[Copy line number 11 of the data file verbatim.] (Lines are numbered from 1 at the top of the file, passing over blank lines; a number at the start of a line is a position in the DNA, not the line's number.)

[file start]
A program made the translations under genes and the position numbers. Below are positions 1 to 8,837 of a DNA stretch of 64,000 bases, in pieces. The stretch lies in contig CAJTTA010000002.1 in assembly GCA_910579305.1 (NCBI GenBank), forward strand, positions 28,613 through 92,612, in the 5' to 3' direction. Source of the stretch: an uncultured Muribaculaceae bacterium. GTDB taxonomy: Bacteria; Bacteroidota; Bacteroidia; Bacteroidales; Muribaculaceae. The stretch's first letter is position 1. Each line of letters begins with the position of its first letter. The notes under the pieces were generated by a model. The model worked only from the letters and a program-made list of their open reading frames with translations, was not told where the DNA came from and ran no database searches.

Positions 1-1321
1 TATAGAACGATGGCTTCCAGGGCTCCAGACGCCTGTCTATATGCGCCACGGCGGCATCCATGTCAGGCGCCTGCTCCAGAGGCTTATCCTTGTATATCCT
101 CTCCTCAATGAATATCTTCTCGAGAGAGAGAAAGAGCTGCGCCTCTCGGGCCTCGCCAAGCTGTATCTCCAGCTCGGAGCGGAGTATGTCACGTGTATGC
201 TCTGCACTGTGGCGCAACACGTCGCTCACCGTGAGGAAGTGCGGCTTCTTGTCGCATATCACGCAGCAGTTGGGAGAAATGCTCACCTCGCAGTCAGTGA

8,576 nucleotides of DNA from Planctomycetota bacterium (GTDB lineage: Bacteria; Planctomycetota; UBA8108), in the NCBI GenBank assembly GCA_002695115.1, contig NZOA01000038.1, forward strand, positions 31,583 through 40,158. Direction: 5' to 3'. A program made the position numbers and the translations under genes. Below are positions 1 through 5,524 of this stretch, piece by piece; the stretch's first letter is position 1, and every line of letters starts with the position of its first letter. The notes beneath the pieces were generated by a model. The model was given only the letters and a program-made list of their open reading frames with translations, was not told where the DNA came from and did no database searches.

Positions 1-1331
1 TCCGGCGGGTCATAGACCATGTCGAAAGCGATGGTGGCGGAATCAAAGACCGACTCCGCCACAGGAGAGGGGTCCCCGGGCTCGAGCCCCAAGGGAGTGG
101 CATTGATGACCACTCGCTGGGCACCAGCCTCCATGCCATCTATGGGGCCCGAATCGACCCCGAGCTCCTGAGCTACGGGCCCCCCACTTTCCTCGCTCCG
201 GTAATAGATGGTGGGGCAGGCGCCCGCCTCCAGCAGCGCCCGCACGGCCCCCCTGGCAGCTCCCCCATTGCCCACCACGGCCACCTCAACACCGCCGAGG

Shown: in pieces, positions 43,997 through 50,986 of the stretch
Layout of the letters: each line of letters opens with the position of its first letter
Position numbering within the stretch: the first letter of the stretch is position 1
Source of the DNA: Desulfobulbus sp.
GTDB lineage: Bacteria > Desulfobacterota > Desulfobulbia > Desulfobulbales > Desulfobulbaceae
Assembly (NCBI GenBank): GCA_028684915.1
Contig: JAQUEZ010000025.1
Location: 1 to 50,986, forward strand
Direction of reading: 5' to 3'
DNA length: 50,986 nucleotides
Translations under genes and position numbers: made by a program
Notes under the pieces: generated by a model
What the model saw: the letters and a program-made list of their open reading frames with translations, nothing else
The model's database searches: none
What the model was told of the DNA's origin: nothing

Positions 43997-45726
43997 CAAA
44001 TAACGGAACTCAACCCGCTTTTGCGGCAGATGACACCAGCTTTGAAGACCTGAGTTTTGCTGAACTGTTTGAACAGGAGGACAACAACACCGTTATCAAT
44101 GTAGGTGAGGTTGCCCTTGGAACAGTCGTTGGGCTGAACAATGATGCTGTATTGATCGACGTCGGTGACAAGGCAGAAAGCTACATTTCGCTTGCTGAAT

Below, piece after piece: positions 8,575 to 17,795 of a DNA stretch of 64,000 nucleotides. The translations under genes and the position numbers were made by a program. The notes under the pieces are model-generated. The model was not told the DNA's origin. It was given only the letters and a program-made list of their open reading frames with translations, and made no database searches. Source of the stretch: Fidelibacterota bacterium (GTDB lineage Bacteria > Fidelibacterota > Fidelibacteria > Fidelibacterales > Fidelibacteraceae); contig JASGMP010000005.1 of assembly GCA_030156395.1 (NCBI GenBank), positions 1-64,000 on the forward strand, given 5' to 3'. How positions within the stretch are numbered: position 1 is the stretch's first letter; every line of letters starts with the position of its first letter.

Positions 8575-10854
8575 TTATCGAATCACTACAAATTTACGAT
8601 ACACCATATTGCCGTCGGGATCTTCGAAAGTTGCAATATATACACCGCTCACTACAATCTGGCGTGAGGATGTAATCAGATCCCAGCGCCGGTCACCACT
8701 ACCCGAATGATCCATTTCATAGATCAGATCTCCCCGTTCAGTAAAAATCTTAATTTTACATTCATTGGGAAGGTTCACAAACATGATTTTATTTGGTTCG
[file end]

Shown: in pieces, positions 43,997 through 50,986 of the stretch